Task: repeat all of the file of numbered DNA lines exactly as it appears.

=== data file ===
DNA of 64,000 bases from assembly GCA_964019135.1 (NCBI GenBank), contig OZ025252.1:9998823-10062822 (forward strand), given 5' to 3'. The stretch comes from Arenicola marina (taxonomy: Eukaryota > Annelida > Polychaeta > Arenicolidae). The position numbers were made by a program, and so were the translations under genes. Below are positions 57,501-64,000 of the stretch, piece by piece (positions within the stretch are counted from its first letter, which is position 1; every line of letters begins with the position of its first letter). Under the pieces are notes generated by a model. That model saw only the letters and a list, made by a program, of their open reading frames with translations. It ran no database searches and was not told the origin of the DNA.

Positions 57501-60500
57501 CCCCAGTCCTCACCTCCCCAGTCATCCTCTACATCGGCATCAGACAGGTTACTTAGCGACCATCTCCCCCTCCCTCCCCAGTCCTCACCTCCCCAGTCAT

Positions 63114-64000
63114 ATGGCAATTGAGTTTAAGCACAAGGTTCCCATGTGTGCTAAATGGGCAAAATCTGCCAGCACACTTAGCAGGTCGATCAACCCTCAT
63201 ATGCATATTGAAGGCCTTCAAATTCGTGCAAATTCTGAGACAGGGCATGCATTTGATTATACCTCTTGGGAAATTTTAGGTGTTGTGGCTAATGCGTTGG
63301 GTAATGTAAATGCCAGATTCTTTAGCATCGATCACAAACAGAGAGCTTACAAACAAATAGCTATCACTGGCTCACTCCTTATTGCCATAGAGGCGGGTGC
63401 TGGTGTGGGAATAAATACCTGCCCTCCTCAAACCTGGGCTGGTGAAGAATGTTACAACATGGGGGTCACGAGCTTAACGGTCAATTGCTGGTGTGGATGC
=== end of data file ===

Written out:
DNA of 64,000 bases from assembly GCA_964019135.1 (NCBI GenBank), contig OZ025252.1:9998823-10062822 (forward strand), given 5' to 3'. The stretch comes from Arenicola marina (taxonomy: Eukaryota > Annelida > Polychaeta > Arenicolidae). The position numbers were made by a program, and so were the translations under genes. Below are positions 57,501-64,000 of the stretch, piece by piece (positions within the stretch are counted from its first letter, which is position 1; every line of letters begins with the position of its first letter). Under the pieces are notes generated by a model. That model saw only the letters and a list, made by a program, of their open reading frames with translations. It ran no database searches and was not told the origin of the DNA.

Positions 57501-60500
57501 CCCCAGTCCTCACCTCCCCAGTCATCCTCTACATCGGCATCAGACAGGTTACTTAGCGACCATCTCCCCCTCCCTCCCCAGTCCTCACCTCCCCAGTCAT

Positions 63114-64000
63114 ATGGCAATTGAGTTTAAGCACAAGGTTCCCATGTGTGCTAAATGGGCAAAATCTGCCAGCACACTTAGCAGGTCGATCAACCCTCAT
63201 ATGCATATTGAAGGCCTTCAAATTCGTGCAAATTCTGAGACAGGGCATGCATTTGATTATACCTCTTGGGAAATTTTAGGTGTTGTGGCTAATGCGTTGG
63301 GTAATGTAAATGCCAGATTCTTTAGCATCGATCACAAACAGAGAGCTTACAAACAAATAGCTATCACTGGCTCACTCCTTATTGCCATAGAGGCGGGTGC
63401 TGGTGTGGGAATAAATACCTGCCCTCCTCAAACCTGGGCTGGTGAAGAATGTTACAACATGGGGGTCACGAGCTTAACGGTCAATTGCTGGTGTGGATGC